Dear Readers, I was so taken by the Indian Bean Tree (Catalpa bignoniodes) that I found growing in St Olave’s Court in the City of London last week that I thought I’d investigate a bit further. This is a magnificent street tree, with its enormous leaves, striking bean pods and extraordinary flowers, and you may sometimes see the golden-leaved cultivar ‘Aurea’, which adds another element to the tree’s attractiveness with its lemon-hued foliage. It is such an unusual plant that I can’t believe I’ve never paid it any attention before. Apparently the bean pods are sometimes used by children as a sword/light sabre substitute, and I can see why.
Indian bean trees, or catalpas, come originally from the southern states of the US, and one of their alternative names is ‘cigar tree’. The photo above shows why. The name ‘catalpa’ might derive from the Muskogee word ‘kutuhlpa’, which means ‘winged head’ – inside the beans are winged seeds which will spin away in a breeze to find a new growing site. Once landed, the trees seem to have a habit of spiralling towards the light, leading to some very eccentric growth patterns. I noted last week that the tree that I saw seemed to be determined to reach the small window of sunshine between the buildings that surrounded it, and some other images show the same determination.
The main reason for planting this tree is, however, for its flowers. Goodness. They appear in July, and I shall have to put a date in the diary to remember to go and look. If I told you that one of the closer relatives of the catalpas is the house plant incarvillea, I’m sure you wouldn’t be surprised. The first Indian bean tree is said to have arrived in the UK in the eighteenth century, brought here by Mark Catesby, who published the first ever guide to the natural history of the Americas between 1729 and 1747.But what really intrigues me about the Indian bean tree is that, most unusually, it produces nectar in its leaves. I mentioned this in my original post, but something about it had me scratching my head. Producing nectar is expensive for a plant, which is why it is usually a way of attracting insects for pollination, so why would this tree ooze sugar from the veins in its foliage? I had to dig a bit, but a reason finally appeared.
The Indian bean tree’s leaves are the only food of the caterpillar of the catalpa sphinx moth (Ceratomia catalpae). The larvae can completely strip a tree of its leaves, sometimes several times per year. It can be so damaging that the first ever trial of aerial crop dusting was an attempt in 1921 to get rid of the caterpillars from a catalpa farm. The jury seems to be out as to whether the insects actually cause long-term harm to the tree, with some people arguing that the frass from the larvae is such a good fertilizer that on balance the Indian bean tree is not harmed, and others saying that they regularly give their tree a good hose down to stop the worst depredations of the ‘catawpa worm’.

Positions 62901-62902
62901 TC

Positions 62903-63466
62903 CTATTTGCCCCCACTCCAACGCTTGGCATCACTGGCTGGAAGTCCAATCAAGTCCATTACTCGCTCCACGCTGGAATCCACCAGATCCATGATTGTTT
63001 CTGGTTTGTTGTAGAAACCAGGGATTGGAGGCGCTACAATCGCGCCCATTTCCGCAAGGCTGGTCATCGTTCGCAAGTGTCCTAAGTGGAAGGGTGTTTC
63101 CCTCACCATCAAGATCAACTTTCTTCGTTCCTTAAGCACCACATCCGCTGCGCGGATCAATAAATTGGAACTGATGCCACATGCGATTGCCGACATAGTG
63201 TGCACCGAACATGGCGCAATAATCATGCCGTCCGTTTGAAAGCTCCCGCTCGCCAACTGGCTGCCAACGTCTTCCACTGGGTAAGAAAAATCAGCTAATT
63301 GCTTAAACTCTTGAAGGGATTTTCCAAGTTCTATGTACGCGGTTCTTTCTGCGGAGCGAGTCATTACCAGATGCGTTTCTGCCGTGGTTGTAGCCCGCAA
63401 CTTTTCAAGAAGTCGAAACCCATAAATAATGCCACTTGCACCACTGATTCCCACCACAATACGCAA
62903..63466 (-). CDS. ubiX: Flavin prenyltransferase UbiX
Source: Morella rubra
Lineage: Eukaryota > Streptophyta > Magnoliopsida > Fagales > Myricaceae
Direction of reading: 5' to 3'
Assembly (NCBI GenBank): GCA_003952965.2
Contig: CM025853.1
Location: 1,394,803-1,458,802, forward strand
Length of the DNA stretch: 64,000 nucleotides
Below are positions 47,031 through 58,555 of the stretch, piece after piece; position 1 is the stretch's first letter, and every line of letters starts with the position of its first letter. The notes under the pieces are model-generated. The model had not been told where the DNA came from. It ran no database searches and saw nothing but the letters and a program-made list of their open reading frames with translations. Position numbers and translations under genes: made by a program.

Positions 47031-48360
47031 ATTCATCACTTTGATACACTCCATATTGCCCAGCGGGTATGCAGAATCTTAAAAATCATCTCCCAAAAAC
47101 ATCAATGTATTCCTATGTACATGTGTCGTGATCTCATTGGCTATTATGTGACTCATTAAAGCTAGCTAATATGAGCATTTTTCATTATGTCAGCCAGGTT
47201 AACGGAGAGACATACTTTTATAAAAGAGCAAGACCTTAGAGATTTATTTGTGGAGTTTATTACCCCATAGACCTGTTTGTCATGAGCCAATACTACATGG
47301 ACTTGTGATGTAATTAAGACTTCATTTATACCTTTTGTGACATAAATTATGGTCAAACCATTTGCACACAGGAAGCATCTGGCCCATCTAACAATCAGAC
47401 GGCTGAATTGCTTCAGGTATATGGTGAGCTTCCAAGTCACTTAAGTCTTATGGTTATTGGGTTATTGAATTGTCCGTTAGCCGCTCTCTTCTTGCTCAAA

However, the tree is not without help. Enter the bodyguard ant (Forelius pruinosus). A 2003 study by J.Ness showed that when the caterpillars attacked a catalpa, it started to produce the nectar from its leaves. This in turn attracted the ants who not only enjoyed the sweet treat, but turned their attentions to the caterpillars. Hence, the depredations of the moth were not as bad as they might have been. When in balance, nature seems to have an answer for everything.
Incidentally, the caterpillars are a great favourite as bait for anglers, and in some parts of the US catalpa trees are planted just so that the ‘worms’ can be harvested and used to catch catfish.
Fortunately in the UK we don’t (yet) have the catalpa sphinx hawkmoth, so I think those lovely big leaves are safe for the moment.
The wood of the Indian bean tree was once used for fencing and for furniture making. The tree is sometimes now planted in areas of soil erosion, because the roots can help to hold the soil together, and historically the tree was often planted as a shade tree, close to the house. The huge leaves provide shelter and shade for birds too, although I’m not sure how far they eat those catalpa caterpillars – the tree produces a chemical which will deter most herbivores, and these substances are often bitter and unpleasant, so maybe the caterpillars don’t taste so good.
The beans and bark have been used as a cough medicine and to reduce the symptoms of asthma, and a distillation of the fruit has been used as a cure for conjunctivitis. The roots, however, are very poisonous.
And now, a poem. While the Indian bean tree is very beautiful, many US websites also describe it as what might politely be called ‘a pain in the backside’. The flowers drop off and turn to mush, the beans do the same, occasionally whole branches crack and hang, the leaves are either eaten by catalpa worms or fall and make the paths slippery. And yet. John Ciardi (1916-1986) seems to sum up the dilemma in his poem ‘The Catalpa’, which is not just a consideration of this tree, but of what price we put on the beauty of a moment.
Photo One by geograph-5810580-by-Jaggery
Photo Two by By Jean-Pol GRANDMONT – travail personnel, CC BY 3.0, https://commons.wikimedia.org/w/index.php?curid=3633275
Photo Three by By Le.Loup.Gris – Own work, CC BY-SA 3.0, https://commons.wikimedia.org/w/index.php?curid=15730180
Photo Four by Epibase [CC BY-SA 3.0 (https://creativecommons.org/licenses/by-sa/3.0)]
Photo Five by By Patrick Coin (Patrick Coin) – Photograph taken by Patrick Coin, CC BY-SA 2.5, https://commons.wikimedia.org/w/index.php?curid=643830
Photo Six from CC BY-SA 2.5, https://en.wikipedia.org/w/index.php?curid=12702147
Photo Eight By Magnus Manske – Own work, CC BY-SA 3.0, https://commons.wikimedia.org/w/index.php?curid=7398450